A NEW type of battery made with melanin, a naturally occurring, non-toxic pigment found in hair, skin and eyes, could be used in safe, ingestible medical devices, according to its developers.
Conventional batteries are made from metals that are dangerous to the body. In implantable medical devices like a pacemaker, the battery is sealed and is never in contact with the body. However, for other short-lived or low-power devices, such as ingestible medical cameras or smart drug delivery devices that could sense and deliver drugs when needed, this is more difficult, and can pose a risk to patients. Christopher Bettinger, a professor of materials science and biomedical engineering at Carnegie Mellon University, and his team say that such non-toxic, degradable batteries made from components found within the body anyway, would be useful.
Bettinger and the team investigated the use of melanin, which as well as absorbing UV light in skin, also has a role in binding and releasing metallic cations, in much the same way as a battery electrode. They used melanin pigments in a thin film either on the positive or negative electrodes, which are made of stacked biodegradable polymers. The complementary electrode is made from an ingestible mineral, such as manganese oxide, while they use an aqueous electrolyte.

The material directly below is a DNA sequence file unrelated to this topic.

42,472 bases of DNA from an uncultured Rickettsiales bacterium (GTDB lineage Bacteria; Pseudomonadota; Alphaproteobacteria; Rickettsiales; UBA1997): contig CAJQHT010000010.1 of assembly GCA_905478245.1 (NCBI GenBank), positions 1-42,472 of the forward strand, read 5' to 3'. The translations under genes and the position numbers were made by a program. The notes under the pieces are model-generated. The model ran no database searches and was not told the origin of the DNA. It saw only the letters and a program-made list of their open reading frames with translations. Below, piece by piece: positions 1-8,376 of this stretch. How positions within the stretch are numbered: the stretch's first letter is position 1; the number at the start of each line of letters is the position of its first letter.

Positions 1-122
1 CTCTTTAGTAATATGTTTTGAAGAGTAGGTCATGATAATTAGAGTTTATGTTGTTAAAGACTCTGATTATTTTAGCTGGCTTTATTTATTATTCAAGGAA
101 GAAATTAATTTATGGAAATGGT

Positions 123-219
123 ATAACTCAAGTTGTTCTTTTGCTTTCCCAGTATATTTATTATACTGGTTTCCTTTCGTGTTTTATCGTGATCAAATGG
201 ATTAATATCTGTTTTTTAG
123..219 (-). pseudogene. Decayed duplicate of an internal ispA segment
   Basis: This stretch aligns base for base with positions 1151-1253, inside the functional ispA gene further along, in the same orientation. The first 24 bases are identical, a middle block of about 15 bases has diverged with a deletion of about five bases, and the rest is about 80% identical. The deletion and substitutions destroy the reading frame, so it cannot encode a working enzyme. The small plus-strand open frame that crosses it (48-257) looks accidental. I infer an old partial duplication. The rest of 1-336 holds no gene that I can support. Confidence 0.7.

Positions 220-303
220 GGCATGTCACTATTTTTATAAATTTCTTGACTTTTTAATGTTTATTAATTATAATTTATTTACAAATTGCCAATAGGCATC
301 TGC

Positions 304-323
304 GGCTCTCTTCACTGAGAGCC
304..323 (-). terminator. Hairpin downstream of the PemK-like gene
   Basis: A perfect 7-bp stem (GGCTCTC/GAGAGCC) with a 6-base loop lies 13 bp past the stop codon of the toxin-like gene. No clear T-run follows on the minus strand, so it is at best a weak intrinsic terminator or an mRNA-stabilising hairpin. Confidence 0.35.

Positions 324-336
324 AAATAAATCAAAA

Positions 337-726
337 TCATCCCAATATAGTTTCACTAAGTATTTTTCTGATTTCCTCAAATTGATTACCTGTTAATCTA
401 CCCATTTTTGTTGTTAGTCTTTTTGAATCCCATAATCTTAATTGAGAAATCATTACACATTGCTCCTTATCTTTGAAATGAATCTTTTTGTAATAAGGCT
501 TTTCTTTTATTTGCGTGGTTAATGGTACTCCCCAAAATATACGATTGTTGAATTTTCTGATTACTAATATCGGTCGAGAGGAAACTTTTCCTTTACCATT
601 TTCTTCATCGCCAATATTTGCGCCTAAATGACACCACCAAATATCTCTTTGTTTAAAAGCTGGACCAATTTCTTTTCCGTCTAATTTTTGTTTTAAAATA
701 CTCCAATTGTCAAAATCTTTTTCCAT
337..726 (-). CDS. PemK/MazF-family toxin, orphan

“The exact numbers depend on the configuration, but as an example, we can power a 5 mW device for up to 18 hours using 600 mg of active melanin material as a cathode,” said researcher Hang-Ah Park.
While this may sound like a low capacity, the battery is plenty powerful enough to power an ingestible drug delivery or sensing device, for example to release medicine in response to a change in gut microbiome or to deliver a vaccine in stages. The batteries are also more powerful than other techniques to power ingestible devices, such as energy-harvesting techniques or glucose oxidase fuel cells, which have an output in the microwatts range, three orders of magnitude less. The prototype battery is 3D printed from poly(lactic-co-glycolic acid (PLGA), a biodegradable polymer.
Bettinger says that the next step will be to develop casing materials which will allow the battery to be safely delivered to the acidic environment in the stomach.
The research was presented on 23 August at the 252nd National Meeting & Exposition of the American Chemical Society (ACS), held this year in Philadelphia.
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